Monday, November 5, 2012

Review of Speechless by Hannah Harrington

Harlequin Teen
by Hannah Harrington
5 Stars

Chelsea loves secrets, precisely because she never keeps them. In fact, sharing the secrets of other people has put her at the top of the social food chain. Chelsea is one of the most popular girls at school after all—everyone wants to bask in the spotlight with her and Kristen, Chelsea’s best friend—so, she’s not planning to clam up any time soon. But one night at a party Chelsea has too much to drink, and before she knows it she shares a secret that threatens the life of a student at her school, and threatens to make her a social outcast in the process.

The perspective in this edgy novel is what makes it so very powerful. At first, the story seems to be told from a villain’s point of view; let’s face it, Chelsea comes off as a heartless human being. Yet, it doesn’t take long before the reader starts to sympathize with her—to imagine what she must be going through. This story could take place in any high school, and we all know high school is a warzone. Like most people, Chelsea would rather feed on the misery of others than be a nobody, or worse, a meal for the social elite. And let’s face it, Chelsea loves that she matters and that people are jealous of her. Who doesn’t want to matter? So when Chelsea finally chooses to speak out for the right reasons and is (ironically) punished for it, it’s hard not to jump in her corner.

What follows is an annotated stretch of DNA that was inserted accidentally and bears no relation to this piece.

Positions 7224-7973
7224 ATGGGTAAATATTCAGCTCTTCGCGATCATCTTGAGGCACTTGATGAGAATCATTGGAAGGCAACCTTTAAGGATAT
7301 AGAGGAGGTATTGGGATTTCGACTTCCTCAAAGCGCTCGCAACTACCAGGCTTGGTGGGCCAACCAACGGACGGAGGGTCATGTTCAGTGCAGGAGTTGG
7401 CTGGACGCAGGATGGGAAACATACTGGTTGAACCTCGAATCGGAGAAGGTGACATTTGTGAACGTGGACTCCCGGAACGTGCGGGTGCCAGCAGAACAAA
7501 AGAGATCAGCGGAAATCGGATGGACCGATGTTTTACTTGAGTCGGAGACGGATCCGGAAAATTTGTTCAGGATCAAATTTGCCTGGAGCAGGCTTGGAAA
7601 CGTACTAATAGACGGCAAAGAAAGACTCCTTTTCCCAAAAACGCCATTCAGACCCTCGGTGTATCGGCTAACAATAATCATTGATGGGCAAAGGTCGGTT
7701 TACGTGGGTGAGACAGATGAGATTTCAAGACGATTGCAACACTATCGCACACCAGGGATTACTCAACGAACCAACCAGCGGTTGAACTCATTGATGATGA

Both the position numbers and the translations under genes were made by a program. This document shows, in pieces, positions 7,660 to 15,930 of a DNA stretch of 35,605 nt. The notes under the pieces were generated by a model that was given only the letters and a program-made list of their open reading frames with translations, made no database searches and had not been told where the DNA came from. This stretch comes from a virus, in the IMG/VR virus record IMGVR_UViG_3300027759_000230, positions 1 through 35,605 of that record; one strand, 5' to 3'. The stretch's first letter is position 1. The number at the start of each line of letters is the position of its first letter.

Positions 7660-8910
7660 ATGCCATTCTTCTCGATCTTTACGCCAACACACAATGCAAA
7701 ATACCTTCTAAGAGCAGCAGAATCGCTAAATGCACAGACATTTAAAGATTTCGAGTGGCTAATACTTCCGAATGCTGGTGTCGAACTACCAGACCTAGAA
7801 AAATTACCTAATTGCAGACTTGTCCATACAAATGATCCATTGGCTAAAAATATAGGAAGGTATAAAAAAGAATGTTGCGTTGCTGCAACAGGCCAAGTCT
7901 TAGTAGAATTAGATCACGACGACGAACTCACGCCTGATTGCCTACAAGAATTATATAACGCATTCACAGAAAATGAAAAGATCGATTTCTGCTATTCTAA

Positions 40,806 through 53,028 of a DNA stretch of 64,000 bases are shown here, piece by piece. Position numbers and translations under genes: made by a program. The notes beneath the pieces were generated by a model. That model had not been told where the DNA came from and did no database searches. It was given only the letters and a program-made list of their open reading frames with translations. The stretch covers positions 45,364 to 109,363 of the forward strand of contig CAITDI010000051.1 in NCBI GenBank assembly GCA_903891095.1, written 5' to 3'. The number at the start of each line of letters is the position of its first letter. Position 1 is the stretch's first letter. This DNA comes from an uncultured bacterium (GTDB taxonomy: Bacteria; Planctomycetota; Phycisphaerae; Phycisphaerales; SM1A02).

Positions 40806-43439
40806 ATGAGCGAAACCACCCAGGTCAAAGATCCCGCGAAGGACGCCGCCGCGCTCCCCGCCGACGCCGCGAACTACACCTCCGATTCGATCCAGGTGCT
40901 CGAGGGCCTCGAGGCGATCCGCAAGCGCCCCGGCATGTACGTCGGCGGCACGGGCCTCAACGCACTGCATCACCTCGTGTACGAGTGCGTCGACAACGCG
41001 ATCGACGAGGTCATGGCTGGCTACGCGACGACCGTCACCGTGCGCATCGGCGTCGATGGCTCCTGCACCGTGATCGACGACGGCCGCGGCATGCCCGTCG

The secondary characters, Asha, Sam, Andy, and even Noah are equally interesting; they all work at a local diner and have a tight bond. When Chelsea meets Asha in detention and starts hanging out at the diner with her, each of these characters begins to guide Chelsea without even realizing it, towards much-needed healing. Through each meal served and dish washed, Chelsea learns that forgiveness is a gift, “hate is easy,” and love “takes courage” especially love for self. Perhaps most amazing of all is that Chelsea remains quiet (or “speechless”) through the majority of the novel, and in her silence the author allows the reader to become her voice, to speak, and feel, for her as if by magic; it’s hard not to walk in Chelsea’s shoes and want to be her advocate—to fight for her. This is the brilliantly crafted story of a girl who learns from her mistakes and changes, really changes, by standing up for what is right.  And while the message is important, this is not simply a morality tale. Harrington takes the reader on an entertaining journey with truly interesting and relatable characters, funny dialogue and a little romance for seasoning –the message is just gravy.
Applause to Harlequin Teen for picking another winner!

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